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Top Winning Dogs Since 1954
An Evening with David Crosby and Graham Nash.
October 5th, 2008,
Sovereign Performing Arts Center Reading PA.

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Podcast of an interview: John DeBella of WMGK with Graham Nash


An Evening With Crosby & Nash in downtown Reading

By Tracy Rasmussen
Reading Eagle Correspondent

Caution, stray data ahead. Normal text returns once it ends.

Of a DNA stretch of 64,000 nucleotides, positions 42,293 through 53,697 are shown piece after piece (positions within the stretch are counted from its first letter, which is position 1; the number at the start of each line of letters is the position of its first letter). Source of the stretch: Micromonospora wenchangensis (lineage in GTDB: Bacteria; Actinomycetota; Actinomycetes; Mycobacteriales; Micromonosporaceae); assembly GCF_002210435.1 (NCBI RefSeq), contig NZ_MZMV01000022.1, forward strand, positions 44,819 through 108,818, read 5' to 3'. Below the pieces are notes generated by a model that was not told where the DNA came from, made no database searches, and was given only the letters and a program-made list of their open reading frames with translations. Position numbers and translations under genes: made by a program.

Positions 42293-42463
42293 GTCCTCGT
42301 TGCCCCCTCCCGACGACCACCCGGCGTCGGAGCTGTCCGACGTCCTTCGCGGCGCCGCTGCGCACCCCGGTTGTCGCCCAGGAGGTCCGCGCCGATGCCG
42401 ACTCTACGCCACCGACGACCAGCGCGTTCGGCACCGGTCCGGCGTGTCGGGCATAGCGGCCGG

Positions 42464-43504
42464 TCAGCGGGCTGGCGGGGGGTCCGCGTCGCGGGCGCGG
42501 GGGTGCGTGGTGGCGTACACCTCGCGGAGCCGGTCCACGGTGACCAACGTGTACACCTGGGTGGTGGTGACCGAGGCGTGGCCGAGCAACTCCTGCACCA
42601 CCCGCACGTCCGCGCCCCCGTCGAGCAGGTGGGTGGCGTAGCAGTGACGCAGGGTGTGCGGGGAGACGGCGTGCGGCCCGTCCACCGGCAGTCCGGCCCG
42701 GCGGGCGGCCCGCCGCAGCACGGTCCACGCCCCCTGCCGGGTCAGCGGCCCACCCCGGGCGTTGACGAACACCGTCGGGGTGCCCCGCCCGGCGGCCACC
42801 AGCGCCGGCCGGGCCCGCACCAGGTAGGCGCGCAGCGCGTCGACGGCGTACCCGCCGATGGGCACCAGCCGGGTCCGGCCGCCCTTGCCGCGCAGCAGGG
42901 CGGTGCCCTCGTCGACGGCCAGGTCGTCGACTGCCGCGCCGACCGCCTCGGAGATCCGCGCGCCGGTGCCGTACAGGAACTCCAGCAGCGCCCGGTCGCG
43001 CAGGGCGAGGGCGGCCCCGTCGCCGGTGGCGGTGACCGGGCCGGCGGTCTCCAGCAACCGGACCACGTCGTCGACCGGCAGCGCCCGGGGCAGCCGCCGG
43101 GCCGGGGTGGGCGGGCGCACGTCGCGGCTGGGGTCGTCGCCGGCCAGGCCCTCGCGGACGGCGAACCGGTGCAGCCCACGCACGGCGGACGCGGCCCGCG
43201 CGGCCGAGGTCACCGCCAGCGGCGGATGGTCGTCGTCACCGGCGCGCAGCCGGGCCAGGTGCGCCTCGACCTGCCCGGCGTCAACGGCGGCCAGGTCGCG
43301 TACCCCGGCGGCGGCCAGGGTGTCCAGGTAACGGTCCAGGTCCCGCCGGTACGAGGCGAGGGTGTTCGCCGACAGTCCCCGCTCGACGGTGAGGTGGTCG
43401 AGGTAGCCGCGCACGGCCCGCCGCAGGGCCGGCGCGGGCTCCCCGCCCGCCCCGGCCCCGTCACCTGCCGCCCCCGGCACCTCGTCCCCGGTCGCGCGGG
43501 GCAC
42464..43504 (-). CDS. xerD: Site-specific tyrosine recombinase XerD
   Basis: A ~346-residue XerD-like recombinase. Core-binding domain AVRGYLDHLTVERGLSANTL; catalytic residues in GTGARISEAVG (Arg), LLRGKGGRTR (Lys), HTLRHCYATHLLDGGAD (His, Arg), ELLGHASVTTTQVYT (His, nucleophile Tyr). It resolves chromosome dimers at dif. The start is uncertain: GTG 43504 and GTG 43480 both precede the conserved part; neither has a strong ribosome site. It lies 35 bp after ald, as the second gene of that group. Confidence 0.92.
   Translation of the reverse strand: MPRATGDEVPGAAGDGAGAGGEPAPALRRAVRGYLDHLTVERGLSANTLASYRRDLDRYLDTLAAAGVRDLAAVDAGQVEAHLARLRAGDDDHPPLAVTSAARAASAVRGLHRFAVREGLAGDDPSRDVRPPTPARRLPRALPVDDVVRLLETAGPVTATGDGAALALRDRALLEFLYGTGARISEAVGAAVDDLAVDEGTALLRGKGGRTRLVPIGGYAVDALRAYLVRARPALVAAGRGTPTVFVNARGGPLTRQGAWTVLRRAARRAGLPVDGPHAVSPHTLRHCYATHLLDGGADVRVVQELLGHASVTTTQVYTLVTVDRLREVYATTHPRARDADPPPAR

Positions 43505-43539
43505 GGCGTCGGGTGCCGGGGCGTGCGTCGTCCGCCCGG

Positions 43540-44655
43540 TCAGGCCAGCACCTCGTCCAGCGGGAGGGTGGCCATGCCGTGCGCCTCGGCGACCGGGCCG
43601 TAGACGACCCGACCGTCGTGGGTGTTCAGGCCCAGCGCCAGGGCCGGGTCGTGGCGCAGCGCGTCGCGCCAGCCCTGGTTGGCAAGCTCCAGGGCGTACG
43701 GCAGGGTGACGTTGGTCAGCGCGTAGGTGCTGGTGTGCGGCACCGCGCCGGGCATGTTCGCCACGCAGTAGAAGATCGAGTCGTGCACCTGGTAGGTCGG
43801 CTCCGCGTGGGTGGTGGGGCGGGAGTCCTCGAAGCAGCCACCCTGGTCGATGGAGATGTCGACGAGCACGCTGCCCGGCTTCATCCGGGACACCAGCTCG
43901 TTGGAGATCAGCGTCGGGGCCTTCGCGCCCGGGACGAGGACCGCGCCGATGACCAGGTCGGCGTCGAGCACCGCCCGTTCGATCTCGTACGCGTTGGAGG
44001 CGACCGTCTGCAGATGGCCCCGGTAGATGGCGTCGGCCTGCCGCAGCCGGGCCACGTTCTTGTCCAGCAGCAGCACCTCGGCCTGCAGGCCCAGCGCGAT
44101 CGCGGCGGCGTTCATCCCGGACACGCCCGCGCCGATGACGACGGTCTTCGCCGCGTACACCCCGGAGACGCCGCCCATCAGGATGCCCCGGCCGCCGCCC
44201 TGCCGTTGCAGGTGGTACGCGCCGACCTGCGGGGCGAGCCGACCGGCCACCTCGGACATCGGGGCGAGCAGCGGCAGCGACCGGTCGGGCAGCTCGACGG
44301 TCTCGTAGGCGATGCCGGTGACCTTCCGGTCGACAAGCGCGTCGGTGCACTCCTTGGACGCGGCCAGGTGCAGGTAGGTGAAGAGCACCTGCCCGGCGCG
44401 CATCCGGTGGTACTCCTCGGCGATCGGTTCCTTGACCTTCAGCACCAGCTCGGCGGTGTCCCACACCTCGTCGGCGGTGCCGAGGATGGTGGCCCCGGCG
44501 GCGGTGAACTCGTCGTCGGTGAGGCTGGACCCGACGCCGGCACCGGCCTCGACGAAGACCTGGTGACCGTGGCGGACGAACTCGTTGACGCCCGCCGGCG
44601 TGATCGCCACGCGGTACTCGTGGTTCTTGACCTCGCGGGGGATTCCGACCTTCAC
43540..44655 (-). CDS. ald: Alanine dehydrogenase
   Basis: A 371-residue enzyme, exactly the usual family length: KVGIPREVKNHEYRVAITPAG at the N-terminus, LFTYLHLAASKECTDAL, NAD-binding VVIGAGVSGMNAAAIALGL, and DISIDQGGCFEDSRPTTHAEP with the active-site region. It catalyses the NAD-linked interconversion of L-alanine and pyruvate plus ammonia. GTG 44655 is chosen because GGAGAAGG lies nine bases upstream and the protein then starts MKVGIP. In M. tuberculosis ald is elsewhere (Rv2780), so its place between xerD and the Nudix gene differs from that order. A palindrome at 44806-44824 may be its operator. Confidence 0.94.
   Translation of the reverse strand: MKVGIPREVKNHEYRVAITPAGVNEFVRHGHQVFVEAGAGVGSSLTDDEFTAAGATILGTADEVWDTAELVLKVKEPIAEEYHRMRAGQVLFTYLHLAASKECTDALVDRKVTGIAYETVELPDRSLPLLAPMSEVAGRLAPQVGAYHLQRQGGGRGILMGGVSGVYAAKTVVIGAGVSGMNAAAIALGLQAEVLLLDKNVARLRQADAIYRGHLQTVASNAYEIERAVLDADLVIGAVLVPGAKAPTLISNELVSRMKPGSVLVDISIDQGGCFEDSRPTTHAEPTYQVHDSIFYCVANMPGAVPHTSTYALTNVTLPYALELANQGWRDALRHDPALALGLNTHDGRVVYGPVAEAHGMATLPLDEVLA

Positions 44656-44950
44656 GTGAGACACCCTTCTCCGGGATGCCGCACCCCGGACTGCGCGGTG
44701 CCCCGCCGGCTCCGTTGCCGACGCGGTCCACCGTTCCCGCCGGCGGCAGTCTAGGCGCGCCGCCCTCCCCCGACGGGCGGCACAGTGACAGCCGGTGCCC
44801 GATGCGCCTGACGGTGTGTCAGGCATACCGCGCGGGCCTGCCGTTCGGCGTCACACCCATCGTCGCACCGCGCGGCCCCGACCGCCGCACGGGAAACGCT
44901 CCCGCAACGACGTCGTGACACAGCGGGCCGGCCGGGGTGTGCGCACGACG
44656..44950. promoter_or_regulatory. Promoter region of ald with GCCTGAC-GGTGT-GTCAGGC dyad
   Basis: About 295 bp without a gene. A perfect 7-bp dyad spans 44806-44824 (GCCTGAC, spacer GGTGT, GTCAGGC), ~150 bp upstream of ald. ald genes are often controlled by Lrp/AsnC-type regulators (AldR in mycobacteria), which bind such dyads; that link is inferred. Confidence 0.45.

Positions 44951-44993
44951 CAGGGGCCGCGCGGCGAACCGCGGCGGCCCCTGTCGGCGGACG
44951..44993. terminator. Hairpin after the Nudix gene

Reading, PA - In September, singer/songwriter Graham Nash re-released "Songs for Beginners," a compilation of music that is just as politically poignant and hard-hitting as it was when it first dropped 35 years ago. It's a fact that both pleases and annoys Nash. "The songwriter in me loves it," he said. "It's part of the art of songwriting to take an incident and distill it down to its essence, hoping that it will be around for the long term. But quite frankly, it (ticks) me off that these songs are still completely relevant. It's pathetically disappointing." Nash will appear with frequent singing partner David Crosby at the Sovereign Performing Arts Center in downtown Reading on Sunday night and will be singing some of those songs as well as hits such as "Teach Your Children" and "Our House" that he made with Crosby, Stills, Nash and Young. Nash said he came to writing songs with depth and meaning after a successful career writing pop songs for The Hollies. "I was bitten really early," he said. "I was practicing my autograph when I was a 13-year-old kid. I honed my craft with the Hollies and it was there that I started to realize that really a lot of money was to be made in writing and publishing." Once he knew that he wanted to write songs, he started with pop songs, but soon got bored with it. "They were great pop songs," he said. "But they were rather shallow, the sort of moon June type and I got a little tired of it. David (Crosby) and Steven (Stills) were writing songs that were introspective and thought-provoking and I wanted to do that." He said he learned from Crosby and Stills that the best songs are reactions to what's going on around you. "They'd just react to their lives," he said. "I wanted to write about what was happening to me personally. It could be a political song or a human tragedy or a love song. I've had a wonderful life with many talented, beautiful women and I pour my heart out." It was, in fact, his relationship with Joni Mitchell that led him to the most significant collaboration of his life. Nash was visiting Mitchell when she was also hosting Crosby and Stills, whom at that time Nash only knew casually. "They sang the song 'You Don't Have To Cry' in two-part harmony," Nash said. "At that time I was very unhappy with the Hollies. So I asked them to sing this song again. They looked at each other and sang it again." They obliged a third time at Nash's request, and this time Nash joined in with his own harmony. "We had to stop singing in the middle of the song and start laughing," Nash said. "When those notes blended in the air for the very first time a magic door opened on my soul. I wanted that sound. I thought it was incredibly joyful." Crosby, Stills and Nash was born in that moment. "It didn't really take any time at all," he said. "It took about seven minutes." The show at the Sovereign Performing Arts Center will include some of Crosby and Nash's favorite songs from the collaboration that began in the 1960s and grew to include Neil Young as well as solo efforts. "We're going to do this tour a little differently," Nash said. "Usually you start with gangbusters rock 'n' roll to get it started, and they you do a couple of things, then a hit, then a couple more things and another hit but Crosby and I this time want to do it a little differently. We want it to be the absolutely best and most interesting piece of music. We've got a great band, too. We'll be doing the hits, sure, but also some other things that are interesting, musically." At this point Nash said he and Crosby are so in tune they have an almost psychic bond, which enhances the music. He said that a couple dozen times Crosby has messed up a line of a song, and Nash has been able to anticipate, know it and mess up the same line in the same way, so that the audience is none the wiser. "We're doing really well," he said. "David is feeling phenomenal. You know he's trashed himself beyond belief over the years and needed a liver transplant. Most of them last about 8 years, but his has been working 15 or 16 years. He's lost weight and he's looking good." And the harmonies are still as sweet and joyful as ever. "It's been 40 years," he said. "And we're still alive and kicking. I love these guys. I never had brothers, but it's really very much like family for us. I can't wait for this tour. I'm lucky enough to do what I want now. And we can still sing."